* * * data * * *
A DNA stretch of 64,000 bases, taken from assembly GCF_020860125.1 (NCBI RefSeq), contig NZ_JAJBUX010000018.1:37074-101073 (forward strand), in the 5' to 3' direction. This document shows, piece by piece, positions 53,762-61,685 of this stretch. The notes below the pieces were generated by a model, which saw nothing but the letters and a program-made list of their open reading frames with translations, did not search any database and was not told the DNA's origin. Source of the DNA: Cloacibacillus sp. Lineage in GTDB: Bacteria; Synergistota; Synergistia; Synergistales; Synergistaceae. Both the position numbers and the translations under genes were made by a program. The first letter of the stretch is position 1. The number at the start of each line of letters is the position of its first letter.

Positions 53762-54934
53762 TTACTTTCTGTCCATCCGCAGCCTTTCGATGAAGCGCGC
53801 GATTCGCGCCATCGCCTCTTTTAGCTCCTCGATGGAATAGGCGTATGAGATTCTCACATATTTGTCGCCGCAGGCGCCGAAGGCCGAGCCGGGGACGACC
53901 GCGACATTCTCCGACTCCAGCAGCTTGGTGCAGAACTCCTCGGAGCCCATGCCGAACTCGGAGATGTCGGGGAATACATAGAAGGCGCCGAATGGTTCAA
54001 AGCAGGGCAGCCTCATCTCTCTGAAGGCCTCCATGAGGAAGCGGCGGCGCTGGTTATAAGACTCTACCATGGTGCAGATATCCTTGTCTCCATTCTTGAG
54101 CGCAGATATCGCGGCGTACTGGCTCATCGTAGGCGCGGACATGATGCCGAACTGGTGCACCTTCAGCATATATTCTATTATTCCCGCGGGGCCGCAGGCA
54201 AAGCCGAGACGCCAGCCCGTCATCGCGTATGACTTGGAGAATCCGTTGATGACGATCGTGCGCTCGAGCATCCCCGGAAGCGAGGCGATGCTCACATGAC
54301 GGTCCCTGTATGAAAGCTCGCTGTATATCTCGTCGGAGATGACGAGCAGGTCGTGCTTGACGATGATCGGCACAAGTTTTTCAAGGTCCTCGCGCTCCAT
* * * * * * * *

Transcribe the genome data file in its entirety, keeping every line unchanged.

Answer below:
A DNA stretch of 64,000 bases, taken from assembly GCF_020860125.1 (NCBI RefSeq), contig NZ_JAJBUX010000018.1:37074-101073 (forward strand), in the 5' to 3' direction. This document shows, piece by piece, positions 53,762-61,685 of this stretch. The notes below the pieces were generated by a model, which saw nothing but the letters and a program-made list of their open reading frames with translations, did not search any database and was not told the DNA's origin. Source of the DNA: Cloacibacillus sp. Lineage in GTDB: Bacteria; Synergistota; Synergistia; Synergistales; Synergistaceae. Both the position numbers and the translations under genes were made by a program. The first letter of the stretch is position 1. The number at the start of each line of letters is the position of its first letter.

Positions 53762-54934
53762 TTACTTTCTGTCCATCCGCAGCCTTTCGATGAAGCGCGC
53801 GATTCGCGCCATCGCCTCTTTTAGCTCCTCGATGGAATAGGCGTATGAGATTCTCACATATTTGTCGCCGCAGGCGCCGAAGGCCGAGCCGGGGACGACC
53901 GCGACATTCTCCGACTCCAGCAGCTTGGTGCAGAACTCCTCGGAGCCCATGCCGAACTCGGAGATGTCGGGGAATACATAGAAGGCGCCGAATGGTTCAA
54001 AGCAGGGCAGCCTCATCTCTCTGAAGGCCTCCATGAGGAAGCGGCGGCGCTGGTTATAAGACTCTACCATGGTGCAGATATCCTTGTCTCCATTCTTGAG
54101 CGCAGATATCGCGGCGTACTGGCTCATCGTAGGCGCGGACATGATGCCGAACTGGTGCACCTTCAGCATATATTCTATTATTCCCGCGGGGCCGCAGGCA
54201 AAGCCGAGACGCCAGCCCGTCATCGCGTATGACTTGGAGAATCCGTTGATGACGATCGTGCGCTCGAGCATCCCCGGAAGCGAGGCGATGCTCACATGAC
54301 GGTCCCTGTATGAAAGCTCGCTGTATATCTCGTCGGAGATGACGAGCAGGTCGTGCTTGACGATGATCGGCACAAGTTTTTCAAGGTCCTCGCGCTCCAT